The Venge is a great bike, best suited to aspiring racers. However it struggles to compete with other bikes the same price when it comes to value
Great handling through the corners
Comfortable for an aero bike
Aero handle bar
Don't get a complete groupset
Saddle slipped on seat post
Comes with 23mm tyres - would prefer 25mm
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The Venge is famously the bike that Mark Cavendish favours. It was born out of a collaboration with McLaren, which provided its Formula One expertise to optimise the aerodynamics.
The Specialized Venge Elite frame’s carbon layup utilises less high-modulus carbon fibre, making it less stiff and slightly heavier than the considerably more expensive S-Works, as ridden by Cavendish, although the two bikes have the same tube profiles and wind-cheating shapes.
The seatpost clamp is interesting and uses a two-bolt design to hold the post in place. This works well.
The Specialized Venge Elite is equipped with a complete Shimano 105 groupset, barring the chainset, which comes courtesy of Praxis. We would prefer to see a 105 chainset.
Somewhat irritatingly the 2016 model still comes equipped with 23mm tyres, despite 25mm being demonstrably faster and more comfortable.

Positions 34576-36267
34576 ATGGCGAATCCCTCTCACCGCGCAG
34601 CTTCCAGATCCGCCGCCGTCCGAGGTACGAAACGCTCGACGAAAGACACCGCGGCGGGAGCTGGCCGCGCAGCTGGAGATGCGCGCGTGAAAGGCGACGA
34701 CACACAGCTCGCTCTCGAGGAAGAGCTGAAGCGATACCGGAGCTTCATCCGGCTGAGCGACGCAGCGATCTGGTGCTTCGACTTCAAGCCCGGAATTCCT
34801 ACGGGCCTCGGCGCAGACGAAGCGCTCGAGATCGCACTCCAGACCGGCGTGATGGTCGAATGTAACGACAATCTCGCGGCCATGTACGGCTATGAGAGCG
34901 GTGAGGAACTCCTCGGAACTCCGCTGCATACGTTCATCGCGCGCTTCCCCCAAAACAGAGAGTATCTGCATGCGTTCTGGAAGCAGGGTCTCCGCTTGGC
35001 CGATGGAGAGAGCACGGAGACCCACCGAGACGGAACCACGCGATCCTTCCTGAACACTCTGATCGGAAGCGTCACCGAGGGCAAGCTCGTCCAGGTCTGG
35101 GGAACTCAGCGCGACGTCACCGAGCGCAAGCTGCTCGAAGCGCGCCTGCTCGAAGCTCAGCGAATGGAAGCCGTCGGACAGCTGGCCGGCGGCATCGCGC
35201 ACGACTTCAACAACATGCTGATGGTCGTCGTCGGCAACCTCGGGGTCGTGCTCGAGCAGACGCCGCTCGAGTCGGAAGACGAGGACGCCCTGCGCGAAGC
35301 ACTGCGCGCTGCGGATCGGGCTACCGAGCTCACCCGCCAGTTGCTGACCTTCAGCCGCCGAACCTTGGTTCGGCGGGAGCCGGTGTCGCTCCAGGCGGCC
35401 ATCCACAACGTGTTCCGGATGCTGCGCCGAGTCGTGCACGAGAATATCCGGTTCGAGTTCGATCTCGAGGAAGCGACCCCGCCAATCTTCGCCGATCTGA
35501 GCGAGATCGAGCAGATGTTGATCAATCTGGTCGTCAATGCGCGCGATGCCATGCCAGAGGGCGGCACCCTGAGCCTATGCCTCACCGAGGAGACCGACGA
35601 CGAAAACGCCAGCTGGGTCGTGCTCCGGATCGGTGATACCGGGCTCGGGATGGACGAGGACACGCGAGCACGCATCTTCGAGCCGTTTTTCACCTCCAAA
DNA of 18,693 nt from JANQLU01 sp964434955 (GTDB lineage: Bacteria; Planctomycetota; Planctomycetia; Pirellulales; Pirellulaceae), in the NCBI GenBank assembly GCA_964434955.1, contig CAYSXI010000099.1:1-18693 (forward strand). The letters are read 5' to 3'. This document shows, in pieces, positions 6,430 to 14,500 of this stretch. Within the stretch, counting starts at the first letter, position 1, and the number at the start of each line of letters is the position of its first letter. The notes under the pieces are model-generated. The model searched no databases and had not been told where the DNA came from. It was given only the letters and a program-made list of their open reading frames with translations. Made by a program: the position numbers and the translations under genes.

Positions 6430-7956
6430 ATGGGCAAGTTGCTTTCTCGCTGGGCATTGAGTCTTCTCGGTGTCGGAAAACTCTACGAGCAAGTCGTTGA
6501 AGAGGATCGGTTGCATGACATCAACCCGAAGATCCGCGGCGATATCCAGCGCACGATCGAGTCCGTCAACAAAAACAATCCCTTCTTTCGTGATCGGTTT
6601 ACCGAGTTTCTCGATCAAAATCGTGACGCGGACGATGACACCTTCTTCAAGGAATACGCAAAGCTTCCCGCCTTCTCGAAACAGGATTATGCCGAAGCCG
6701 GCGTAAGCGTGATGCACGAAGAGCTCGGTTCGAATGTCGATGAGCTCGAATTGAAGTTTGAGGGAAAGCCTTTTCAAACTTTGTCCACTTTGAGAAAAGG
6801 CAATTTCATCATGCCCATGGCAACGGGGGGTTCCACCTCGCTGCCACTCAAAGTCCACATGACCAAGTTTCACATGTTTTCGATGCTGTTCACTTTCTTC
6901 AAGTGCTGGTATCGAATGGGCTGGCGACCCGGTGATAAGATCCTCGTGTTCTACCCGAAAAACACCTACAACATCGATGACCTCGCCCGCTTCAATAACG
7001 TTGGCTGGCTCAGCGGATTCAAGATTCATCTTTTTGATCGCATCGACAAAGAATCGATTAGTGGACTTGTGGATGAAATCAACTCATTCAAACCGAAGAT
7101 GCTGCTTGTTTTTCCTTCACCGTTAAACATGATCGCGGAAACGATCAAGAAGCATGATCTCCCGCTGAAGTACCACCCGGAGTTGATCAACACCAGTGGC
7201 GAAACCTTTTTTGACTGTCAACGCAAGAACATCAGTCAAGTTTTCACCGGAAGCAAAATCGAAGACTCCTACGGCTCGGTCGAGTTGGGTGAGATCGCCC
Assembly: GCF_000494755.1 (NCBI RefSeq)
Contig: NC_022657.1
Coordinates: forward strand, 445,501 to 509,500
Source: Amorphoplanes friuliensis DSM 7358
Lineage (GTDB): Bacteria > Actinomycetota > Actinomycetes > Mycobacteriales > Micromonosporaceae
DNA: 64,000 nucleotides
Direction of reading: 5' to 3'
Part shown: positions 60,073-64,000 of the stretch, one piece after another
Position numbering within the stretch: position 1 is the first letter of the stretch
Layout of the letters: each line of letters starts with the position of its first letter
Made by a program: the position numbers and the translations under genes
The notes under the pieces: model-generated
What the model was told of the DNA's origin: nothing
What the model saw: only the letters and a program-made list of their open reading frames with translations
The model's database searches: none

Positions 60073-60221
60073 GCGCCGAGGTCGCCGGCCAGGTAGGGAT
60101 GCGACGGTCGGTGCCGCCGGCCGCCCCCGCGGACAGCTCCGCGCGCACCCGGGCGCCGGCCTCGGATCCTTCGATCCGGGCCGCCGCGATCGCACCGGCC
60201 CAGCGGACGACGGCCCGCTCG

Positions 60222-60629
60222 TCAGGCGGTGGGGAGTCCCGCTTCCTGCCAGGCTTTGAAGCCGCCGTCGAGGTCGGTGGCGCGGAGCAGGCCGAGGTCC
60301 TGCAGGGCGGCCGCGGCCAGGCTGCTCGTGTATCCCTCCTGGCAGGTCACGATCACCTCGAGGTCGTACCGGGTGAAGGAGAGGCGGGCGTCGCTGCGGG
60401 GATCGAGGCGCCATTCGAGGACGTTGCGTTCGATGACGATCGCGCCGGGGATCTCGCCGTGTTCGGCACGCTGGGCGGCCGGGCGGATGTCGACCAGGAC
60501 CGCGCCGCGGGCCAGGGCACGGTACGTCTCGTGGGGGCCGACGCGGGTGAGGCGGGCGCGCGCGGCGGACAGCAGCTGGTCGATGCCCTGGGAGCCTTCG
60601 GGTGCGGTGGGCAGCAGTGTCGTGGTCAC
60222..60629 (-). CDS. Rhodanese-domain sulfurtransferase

The Specialized S-Works carbon aero bar looks the part, and you can attach most out-front computer mounts to it too. One of the key contact points, it would make more sense to supply the bike with a 105 chainset and a cheaper aluminium bar that can be swapped.
Aero tubes are not conducive to comfort and the bikes can often suffer from a harsh ride. The Venge Elite is by no means an endurance bike, but it is compliant and I would happily take it on long rides and on less than perfect surfaces.
One issue I encountered was the saddle slipping on the top of the seatpost. This has happened to other Venge owners I spoke to.
Cornering is excellent, slicing through bends like a sidewinder missile. The low front end is great for when you want to get aero on a descent or sprint for a town sign.
The Venge is great bike, but it suffers on value. For £2,100 a full 105 groupset could be expected and 25mm tyres.
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Oliver Bridgewood - no, Doctor Oliver Bridgewood - is a PhD Chemist who discovered a love of cycling. He enjoys racing time trials, hill climbs, road races and criteriums. During his time at Cycling Weekly, he worked predominantly within the tech team, also utilising his science background to produce insightful fitness articles, before moving to an entirely video-focused role heading up the Cycling Weekly YouTube channel, where his feature-length documentary 'Project 49' was his crowning glory.